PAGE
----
Israel’s Chief Rabbinate has hoisted a question mark over the legitimacy of all conversions performed in the country since at least 1999.
This constitutes the deepening of a crisis that began on September 6, when a representative of Israel’s Attorney General raised doubts about the legitimacy of conversions performed under the auspices of the country’s military.
Initially, it looked as if the Chief Rabbinate was going to nip the crisis in the bud by declaring that whatever procedural problems the Attorney General’s office had uncovered, it stands behind the military conversions. But in an apparent about-turn in late October, it has ordered a review of all conversions — not only military but also civilian.
“It’s expanded the mandate of what it was asked to do,” Orthodox rabbi Seth Farber, founder and director of ITIM, a not-for-profit organization that advocates on behalf of converts, told the Forward, referring to the Chief Rabbinate. “This is a very worrisome development.”
The new uncertainty threatens the conversions of thousands of immigrants to Israel from the former Soviet Union and their children, in particular. Many of them qualified for Israeli citizenship under the Law of Return, which allows anyone with one Jewish grandparent to come to the country and become a citizen. That standard, however, does not satisfy the Chief Rabbinate, which presides over personal status issues such as marriage and divorce in Israel. Without a formal and accepted conversion, many immigrants from the former Soviet Union who are not Jewish according to Orthodox Jewish religious law encounter obstacles to getting married, divorced and even buried in a Jewish cemetery.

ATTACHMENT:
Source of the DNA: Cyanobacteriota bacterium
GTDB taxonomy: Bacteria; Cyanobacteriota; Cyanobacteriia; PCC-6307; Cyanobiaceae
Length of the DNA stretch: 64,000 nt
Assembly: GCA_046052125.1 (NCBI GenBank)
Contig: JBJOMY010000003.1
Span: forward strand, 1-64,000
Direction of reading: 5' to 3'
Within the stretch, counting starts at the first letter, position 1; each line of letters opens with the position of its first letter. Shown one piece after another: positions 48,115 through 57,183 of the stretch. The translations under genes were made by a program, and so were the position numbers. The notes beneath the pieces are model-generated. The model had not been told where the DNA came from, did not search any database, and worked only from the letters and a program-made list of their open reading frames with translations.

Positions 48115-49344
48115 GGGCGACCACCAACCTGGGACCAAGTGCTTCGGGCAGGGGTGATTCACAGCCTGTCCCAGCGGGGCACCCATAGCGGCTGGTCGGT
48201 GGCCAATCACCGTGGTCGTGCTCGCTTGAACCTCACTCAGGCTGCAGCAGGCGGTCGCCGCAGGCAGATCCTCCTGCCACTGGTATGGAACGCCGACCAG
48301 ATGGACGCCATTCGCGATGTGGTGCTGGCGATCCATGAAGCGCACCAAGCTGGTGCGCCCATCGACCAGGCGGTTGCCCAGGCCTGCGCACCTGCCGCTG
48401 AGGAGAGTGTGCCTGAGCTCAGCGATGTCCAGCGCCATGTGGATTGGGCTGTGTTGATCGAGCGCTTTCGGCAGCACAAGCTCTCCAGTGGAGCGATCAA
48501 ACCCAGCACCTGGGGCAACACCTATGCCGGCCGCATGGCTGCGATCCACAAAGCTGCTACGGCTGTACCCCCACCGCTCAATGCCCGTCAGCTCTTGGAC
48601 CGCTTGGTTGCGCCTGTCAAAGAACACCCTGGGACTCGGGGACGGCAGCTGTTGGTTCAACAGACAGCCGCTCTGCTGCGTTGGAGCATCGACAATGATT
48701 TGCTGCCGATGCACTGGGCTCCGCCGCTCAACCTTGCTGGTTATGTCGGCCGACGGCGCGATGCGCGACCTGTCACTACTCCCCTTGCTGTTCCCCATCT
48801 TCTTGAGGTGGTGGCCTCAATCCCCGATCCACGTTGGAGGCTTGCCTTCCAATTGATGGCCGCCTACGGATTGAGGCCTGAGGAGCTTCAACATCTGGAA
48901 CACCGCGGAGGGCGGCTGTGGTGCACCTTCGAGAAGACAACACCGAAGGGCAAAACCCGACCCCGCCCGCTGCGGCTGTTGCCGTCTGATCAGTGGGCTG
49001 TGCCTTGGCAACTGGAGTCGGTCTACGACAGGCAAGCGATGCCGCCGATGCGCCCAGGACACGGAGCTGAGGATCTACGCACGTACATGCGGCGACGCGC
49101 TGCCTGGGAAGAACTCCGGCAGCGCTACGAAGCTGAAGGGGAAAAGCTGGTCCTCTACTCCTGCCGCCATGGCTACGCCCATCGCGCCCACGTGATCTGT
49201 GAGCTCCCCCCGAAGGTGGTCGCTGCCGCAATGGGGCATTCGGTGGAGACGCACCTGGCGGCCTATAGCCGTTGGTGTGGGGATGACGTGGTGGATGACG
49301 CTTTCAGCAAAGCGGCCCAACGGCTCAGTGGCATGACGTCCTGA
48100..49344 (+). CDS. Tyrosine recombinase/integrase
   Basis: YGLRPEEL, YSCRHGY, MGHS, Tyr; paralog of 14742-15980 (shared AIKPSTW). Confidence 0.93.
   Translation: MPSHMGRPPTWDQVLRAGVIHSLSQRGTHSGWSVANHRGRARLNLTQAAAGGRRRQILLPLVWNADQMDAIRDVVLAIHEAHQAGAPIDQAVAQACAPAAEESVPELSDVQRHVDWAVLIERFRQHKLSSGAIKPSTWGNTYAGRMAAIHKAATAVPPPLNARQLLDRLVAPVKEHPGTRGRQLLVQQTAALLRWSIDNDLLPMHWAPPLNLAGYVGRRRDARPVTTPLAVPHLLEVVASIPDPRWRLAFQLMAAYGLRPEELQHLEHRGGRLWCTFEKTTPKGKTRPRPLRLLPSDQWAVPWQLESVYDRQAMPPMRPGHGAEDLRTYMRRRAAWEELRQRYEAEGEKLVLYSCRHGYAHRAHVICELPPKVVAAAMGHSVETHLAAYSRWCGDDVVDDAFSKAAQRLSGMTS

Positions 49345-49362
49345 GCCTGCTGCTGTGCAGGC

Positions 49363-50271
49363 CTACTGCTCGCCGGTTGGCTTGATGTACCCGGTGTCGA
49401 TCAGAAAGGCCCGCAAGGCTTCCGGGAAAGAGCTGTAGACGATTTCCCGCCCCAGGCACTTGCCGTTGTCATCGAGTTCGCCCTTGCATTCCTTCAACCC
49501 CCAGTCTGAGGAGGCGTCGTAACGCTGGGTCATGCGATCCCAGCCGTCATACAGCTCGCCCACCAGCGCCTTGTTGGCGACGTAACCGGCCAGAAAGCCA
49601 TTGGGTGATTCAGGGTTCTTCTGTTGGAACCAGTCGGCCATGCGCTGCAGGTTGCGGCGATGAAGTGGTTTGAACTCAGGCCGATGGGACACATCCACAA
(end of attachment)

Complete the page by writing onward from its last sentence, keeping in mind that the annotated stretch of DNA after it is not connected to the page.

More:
The objection to military conversions that the state attorney raised back in October was that signatures were missing from case files. Both civilian and military conversions are approved at the government’s Conversion Authority, an agency within the prime minister’s office that operates under the general supervision of Shlomo Amar, the Sephardic chief rabbi. In his separate capacity as one of two leaders of the Chief Rabbinate, Amar also personally signs off on every civilian conversion. But military conversions are approved by lower level officials in the Conversion Authority under Amar’s supervision.
It was widely believed that Amar would solve the problem by giving his wholesale approval to all military conversions performed to date, and simply request that all future military cases pass his desk, as do the civilian conversions. On September 16, he appeared to be moving in that direction, releasing a statement which gave credence to military conversions.
“The chief military rabbis acted in full cooperation with the chief rabbis of Israel, in all matters pertaining to religion and state,” Amar wrote then. “Soldiers who converted in these conversion courts were also wed in keeping with the halacha for many years by marriage registrars, in accordance with all religious standards.”
But Amar — one of the religious leaders who helped to establish the military’s conversion program — stopped short of actually saying that the conversions should be deemed valid. He instead turned this question over to the chief rabbinical council, the Chief Rabbinate’s executive management committee.